Two farm workers who did long hours and were underpaid at a farm in Leeston near Christchurch have been awarded $21,907.42.
The Employment Relations Authority found Bernard Reiher was not allowed days off, while Kirstin Morgan was told she was not allowed maternity leave after giving birth.
The couple worked at the farm, owned by the company Kershevin Farms Limited, for seven months from June 2013.
They took their case for unfair dismissal, and other poor treatment, to the authority after the farm was sold.
Ms Morgan, the farm's manager, told the authority a director of Kershevin Farms, Judith Jones, tried to force her to return to full work duties while she was recovering from giving birth and her caesarean operation.
She said Ms Jones threatened to reduce her salary or replace her if she took maternity leave.
Mr Reiher, the farm's assistant manager, said he worked all but one day during his employment and was not paid properly for the extra shifts.
A recorded conversation revealed when questioned about the long hours, Ms Jones told Mr Reiher that he took the "job on knowing that's the way it is".
They both complained that Ms Jones often made unannounced visits to their home - which had been provided by the company - even after they asked her to arrange visits in advance.
They said they had the right to the "quiet enjoyment of their tenanted premises".
The Authority ultimately upheld all their claims.
When the farm was sold, it found the company did not properly consult with them, and should have made efforts to find them new employment.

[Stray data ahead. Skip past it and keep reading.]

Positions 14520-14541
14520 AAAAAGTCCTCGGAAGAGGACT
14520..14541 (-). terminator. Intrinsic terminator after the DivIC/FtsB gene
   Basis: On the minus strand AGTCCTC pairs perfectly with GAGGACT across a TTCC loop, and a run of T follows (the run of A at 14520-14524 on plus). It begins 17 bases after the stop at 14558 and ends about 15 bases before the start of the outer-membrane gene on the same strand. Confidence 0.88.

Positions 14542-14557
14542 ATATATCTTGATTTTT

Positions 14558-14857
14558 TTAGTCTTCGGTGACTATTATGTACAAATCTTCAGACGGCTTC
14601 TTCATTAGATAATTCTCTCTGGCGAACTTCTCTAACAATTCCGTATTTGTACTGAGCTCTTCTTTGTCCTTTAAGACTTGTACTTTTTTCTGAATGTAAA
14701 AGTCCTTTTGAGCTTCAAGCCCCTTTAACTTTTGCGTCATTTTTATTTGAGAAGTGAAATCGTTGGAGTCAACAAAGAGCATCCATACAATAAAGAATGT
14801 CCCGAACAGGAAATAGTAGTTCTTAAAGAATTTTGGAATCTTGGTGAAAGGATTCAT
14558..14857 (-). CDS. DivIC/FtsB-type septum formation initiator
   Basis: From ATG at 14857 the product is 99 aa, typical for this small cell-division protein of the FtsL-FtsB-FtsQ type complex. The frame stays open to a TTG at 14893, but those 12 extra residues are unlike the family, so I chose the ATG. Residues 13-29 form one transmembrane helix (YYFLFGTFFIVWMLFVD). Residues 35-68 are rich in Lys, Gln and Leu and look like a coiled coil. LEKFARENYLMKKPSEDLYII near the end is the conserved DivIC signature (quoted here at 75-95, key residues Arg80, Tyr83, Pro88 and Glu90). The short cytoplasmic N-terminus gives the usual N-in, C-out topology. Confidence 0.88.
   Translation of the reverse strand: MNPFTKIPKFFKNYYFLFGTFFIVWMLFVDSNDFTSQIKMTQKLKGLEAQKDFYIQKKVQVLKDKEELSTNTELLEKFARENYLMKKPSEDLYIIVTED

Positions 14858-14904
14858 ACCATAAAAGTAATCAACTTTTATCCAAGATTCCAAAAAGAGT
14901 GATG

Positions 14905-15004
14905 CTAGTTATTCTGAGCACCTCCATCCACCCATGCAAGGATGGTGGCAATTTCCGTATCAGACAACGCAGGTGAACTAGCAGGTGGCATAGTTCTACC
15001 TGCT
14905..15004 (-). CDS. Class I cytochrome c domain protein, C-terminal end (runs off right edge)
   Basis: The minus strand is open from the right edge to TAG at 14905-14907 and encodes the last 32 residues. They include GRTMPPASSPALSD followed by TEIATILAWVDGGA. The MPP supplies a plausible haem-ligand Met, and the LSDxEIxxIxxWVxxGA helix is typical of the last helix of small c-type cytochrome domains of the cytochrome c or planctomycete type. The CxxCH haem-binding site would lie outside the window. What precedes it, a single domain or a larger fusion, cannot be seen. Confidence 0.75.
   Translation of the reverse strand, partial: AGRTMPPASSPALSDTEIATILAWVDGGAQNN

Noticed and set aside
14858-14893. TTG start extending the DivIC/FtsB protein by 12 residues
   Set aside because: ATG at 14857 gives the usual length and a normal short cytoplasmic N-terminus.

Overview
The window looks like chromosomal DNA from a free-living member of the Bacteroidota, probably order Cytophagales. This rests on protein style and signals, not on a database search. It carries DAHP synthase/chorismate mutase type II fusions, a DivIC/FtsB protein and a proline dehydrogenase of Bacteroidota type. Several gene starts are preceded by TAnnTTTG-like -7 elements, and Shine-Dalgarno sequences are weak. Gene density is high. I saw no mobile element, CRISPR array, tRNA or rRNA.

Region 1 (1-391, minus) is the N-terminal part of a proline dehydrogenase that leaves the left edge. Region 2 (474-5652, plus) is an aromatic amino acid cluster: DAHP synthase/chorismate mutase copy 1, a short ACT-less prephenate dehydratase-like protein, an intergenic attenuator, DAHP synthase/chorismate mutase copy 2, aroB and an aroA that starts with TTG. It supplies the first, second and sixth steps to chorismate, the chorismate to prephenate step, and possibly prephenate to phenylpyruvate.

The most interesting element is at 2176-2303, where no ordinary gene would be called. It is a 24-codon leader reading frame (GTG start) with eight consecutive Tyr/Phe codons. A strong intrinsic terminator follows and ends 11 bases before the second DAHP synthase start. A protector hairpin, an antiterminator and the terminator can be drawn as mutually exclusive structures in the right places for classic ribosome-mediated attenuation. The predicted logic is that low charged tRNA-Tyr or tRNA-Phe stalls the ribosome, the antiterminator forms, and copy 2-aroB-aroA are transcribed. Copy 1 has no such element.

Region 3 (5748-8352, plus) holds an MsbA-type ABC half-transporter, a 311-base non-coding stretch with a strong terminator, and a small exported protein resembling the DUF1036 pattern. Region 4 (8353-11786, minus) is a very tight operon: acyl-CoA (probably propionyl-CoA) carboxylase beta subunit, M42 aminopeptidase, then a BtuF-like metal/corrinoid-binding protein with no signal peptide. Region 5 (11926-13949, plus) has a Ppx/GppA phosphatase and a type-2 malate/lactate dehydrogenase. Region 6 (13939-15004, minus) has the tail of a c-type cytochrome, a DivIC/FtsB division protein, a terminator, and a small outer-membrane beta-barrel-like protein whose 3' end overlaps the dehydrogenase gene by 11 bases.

It also rejected counter-claims by Kershevin Farms that the couple did not properly look after its animals.
The company was ordered to collectively pay Mr Reiher and Ms Morgan $21,907.42 in unpaid wages and compensation and was criticised for repeat offending.
"There have been two previous Authority determinations in which KFL did not meet its obligations to the staff that it made redundant. In both cases, there were decisions against KFL for failing to use a proper, fair process in making its decision to make its employees redundant," the authority said.
"KFL was well aware that it got the process wrong in those cases. Therefore, its employees could expect it to get the process right in this case."
The decision revealed Mr Reiher quickly found new employment.
Former Council of Trade Unions head Helen Kelly has previously called for an inquiry into the pay and work conditions of farm workers, saying many farm workers were working up to 70 hours a week for low pay.
She said fatigue was a major cause of workplace accidents, and an official inquiry was needed to introduce regulations.
Earlier this year the government ruled out such an inquiry, saying standards were already in place.